Working with students as partners in pedagogic research: staff and student experiences of participating in an institutional bursary scheme

Rachel Maunder


This case study presents a discussion of an institutional bursary scheme (called URB@N), in which students work in partnership with staff on learning and teaching research projects. The collation of evaluative evidence over several years (via student reflective accounts, annual feedback surveys from staff and students, observations and reflections from scheme coordinators and qualitative interviews with staff and students who have participated) suggests that this model provides a valuable and impactful approach to staff/student partnership working to facilitate educational enhancement. Also discussed are emerging challenges, highlighting some of the difficulties associated with implementing effective partnership models.


pedagogic research; partnership; staff-student partnership; student researchers; bursary scheme

Full Text:



Butcher, J. and Maunder, R. (2014) ‘Going URB@N: exploring the impact of undergraduate students as pedagogic researchers.’ Innovations in Education and Teaching International, 51(2), 142-152.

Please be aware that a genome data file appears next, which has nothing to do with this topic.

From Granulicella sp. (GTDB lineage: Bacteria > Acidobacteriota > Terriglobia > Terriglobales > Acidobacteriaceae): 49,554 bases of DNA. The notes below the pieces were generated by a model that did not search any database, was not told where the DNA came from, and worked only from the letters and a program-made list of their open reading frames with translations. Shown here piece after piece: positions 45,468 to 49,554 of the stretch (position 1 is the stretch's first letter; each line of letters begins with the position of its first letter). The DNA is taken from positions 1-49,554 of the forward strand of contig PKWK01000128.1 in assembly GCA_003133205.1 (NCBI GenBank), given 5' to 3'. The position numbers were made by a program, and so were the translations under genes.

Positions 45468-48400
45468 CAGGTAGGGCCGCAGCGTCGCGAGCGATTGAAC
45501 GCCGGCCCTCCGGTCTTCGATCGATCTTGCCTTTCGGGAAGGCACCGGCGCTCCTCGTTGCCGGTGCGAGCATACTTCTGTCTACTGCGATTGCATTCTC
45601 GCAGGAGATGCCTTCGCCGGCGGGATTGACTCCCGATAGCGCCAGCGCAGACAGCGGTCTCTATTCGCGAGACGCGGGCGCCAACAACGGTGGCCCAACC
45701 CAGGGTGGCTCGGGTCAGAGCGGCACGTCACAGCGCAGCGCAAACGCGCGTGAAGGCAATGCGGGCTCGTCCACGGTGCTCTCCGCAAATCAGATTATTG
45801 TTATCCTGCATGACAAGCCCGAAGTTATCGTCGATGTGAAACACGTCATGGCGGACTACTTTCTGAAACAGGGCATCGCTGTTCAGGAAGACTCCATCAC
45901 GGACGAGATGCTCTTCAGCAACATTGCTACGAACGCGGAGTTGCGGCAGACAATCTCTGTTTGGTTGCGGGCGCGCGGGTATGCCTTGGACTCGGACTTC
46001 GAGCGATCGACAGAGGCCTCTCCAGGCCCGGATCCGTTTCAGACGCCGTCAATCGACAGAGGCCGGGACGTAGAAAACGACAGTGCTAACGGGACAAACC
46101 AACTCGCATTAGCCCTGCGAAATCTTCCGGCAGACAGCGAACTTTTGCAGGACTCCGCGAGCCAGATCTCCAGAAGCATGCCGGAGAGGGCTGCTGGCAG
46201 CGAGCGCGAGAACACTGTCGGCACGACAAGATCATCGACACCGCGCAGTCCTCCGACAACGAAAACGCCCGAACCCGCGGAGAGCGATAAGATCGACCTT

Dunne, E. (2011) “Foreword.” In: E. Dunne and R. Zandstra (eds.) ‘Students as change agents: New ways of engaging with learning and teaching in Higher Education.’ Escalate: Higher Education Academy.

Freeman, R., Millard, L., Brand, S. and Chapman, P. (2014) ‘Student academic partners: student employment for collaborative learning and teaching development.’ Innovations in Education and Teaching International, 51(3), 233-243.

Little, S. (ed.) (2011) Staff-student partnerships in higher education. London: Continuum.

McCulloch, A. (2009) ‘The student as co-producer: learning from public administration about the student-university relationship.’ Studies in Higher Education, 34(2), 171-183.

Partridge, L. and Sandover, S. (2010) ‘Beyond ‘Listening’ to the Student Voice: The Undergraduate Researcher’s Contribution to the Enhancement of Teaching and Learning.’ Journal of University Teaching & Learning Practice, 7(2).



  • There are currently no refbacks.